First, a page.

What Should Have Been by Nate Wagner

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I lost my only sibling July 25, 2002. From that day forward I found myself grieving the loss of the memories that I longed to have. This impacts me to this day. I want to offer hope that you can become stronger through this loss. The number one thing I did after losing my brother to suicide was to journal. During the first six months after my loss, I often wrote my raw emotions. This was not easy. I now realize that it was courageous. It was necessary and so helpful. I don’t think I would be where I am today without my journals.

I find that it is difficult to continue to grieve the reality that I can’t have a relationship with my brother. I also realize that my current relationships are impacted by this loss. I find that I am not satisfied with surface level conversation. I want that deep relationship. Not everyone understands this and it is difficult to communicate.

The greatest hope I have to offer those who are recently going through a suicide loss is the idea that each of us go through  loss at a different pace. We can’t rush things. I realized that I needed to go through my emotions. Sometimes this was incredibly difficult.

An illustration that really helps me think about this is the effort that it takes for a new highway to be built that needs to go through a mountain. I can only imagine how much effort and specific attention is needed to make that happen. This is similar to my own journey through this grief. It isn’t easy. It isn’t pretty. No one wants to do the work, but I’m the only one who can do it.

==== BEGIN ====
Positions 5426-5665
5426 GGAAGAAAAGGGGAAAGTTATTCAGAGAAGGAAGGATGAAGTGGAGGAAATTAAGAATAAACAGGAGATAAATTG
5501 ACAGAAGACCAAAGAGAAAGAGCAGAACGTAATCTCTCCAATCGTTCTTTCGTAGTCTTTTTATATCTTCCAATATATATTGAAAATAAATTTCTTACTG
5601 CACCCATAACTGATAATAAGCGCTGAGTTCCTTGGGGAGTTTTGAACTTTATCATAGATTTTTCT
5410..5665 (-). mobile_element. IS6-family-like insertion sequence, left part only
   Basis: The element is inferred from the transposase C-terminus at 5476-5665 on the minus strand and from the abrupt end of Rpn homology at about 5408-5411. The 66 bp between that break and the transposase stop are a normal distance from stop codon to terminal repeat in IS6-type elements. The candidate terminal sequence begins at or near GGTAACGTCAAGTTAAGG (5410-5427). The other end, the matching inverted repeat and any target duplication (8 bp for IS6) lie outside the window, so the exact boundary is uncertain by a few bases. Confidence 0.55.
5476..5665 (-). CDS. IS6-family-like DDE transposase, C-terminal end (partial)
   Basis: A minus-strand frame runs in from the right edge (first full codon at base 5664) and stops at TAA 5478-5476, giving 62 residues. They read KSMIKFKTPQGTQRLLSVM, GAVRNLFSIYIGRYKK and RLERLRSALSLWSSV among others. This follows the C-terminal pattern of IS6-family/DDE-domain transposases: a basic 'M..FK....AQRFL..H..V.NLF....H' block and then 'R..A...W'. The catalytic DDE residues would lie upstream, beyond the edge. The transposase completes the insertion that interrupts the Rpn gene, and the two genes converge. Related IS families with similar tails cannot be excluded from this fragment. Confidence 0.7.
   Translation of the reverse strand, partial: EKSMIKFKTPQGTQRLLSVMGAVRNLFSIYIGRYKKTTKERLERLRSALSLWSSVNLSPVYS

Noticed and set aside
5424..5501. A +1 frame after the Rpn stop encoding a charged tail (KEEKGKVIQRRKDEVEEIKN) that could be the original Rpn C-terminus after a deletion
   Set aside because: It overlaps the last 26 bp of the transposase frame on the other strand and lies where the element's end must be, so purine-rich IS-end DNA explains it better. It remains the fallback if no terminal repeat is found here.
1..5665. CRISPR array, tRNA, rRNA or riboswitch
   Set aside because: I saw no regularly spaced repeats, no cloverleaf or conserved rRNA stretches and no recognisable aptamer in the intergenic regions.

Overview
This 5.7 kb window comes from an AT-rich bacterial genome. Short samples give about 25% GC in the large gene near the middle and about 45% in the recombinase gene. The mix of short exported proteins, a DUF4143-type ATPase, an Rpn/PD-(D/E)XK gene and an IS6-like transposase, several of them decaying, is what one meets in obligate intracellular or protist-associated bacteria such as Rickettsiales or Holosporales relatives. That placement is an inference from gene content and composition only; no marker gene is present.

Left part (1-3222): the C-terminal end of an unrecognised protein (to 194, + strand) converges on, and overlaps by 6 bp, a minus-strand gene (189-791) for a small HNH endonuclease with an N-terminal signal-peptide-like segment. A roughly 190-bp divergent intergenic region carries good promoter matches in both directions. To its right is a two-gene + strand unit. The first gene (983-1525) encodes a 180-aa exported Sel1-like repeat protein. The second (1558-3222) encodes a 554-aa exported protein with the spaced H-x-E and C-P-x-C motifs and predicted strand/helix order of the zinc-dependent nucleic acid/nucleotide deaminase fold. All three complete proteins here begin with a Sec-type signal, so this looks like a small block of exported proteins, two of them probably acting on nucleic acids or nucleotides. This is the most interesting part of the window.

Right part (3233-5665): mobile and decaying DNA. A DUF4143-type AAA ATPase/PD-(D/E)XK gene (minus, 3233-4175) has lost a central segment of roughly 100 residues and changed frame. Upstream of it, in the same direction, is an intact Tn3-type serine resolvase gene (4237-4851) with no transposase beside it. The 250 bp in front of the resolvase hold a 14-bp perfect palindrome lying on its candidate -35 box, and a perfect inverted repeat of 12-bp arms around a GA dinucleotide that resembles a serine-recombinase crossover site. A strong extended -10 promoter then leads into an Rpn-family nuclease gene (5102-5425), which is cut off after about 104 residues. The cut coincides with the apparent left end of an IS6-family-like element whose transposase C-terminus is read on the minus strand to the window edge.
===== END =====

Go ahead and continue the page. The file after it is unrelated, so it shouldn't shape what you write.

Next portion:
If I could only share two things that helped me in my journey I would talk about the importance of journaling and how important exercise was to my recovery. I didn’t always want to go for a walk or run, but it was very helpful in providing the energy to do the rest of my life.

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I remember it like it was yesterday. I was on the summer break before my senior year of college. It rocked my world and almost immediately took away my energy. Any type of exercise helped provide the energy and the strength to do what I needed in my classes.

Going back to college and finishing school was a great decision for me. I believe that if I would have stayed at home I would have felt sorry for myself and I would have been stuck in my grief. Taking that step and going to back to school even if it meant I needed to drop a few classes so I could make it through was worth it.

I know that my choice to go through, not around, my grief and my emotions is what helped me to become who I am today. My mission in life is to help those who are going through suicide loss.

I am a therapist and I am in the final process of writing my memoir called Sibling Suicide: Journey from Despair to Hope to be released in September 2016.

20 Responses

  1. Heidi
    | Reply

    Nate,

    Journal & Pace – huge! I recognize & relate. My darkest loss & deepest hope began January 18, 1992.

    Thank you for sharing…
    Heidi

    • Nate Wagner
      | Reply

      I’m glad to join you in your journey. Your welc.ome. It is my honor to share.

  2. Dianna
    | Reply

    I am looking forward to hearing more about your book. I know siblings of those who suicide are often called the “forgotten” mourners because many people focus on comforting the parents, spouse, etc. I have a sibling to share this grief with; I can’t imagine going through it alone like you did. Thank you for sharing.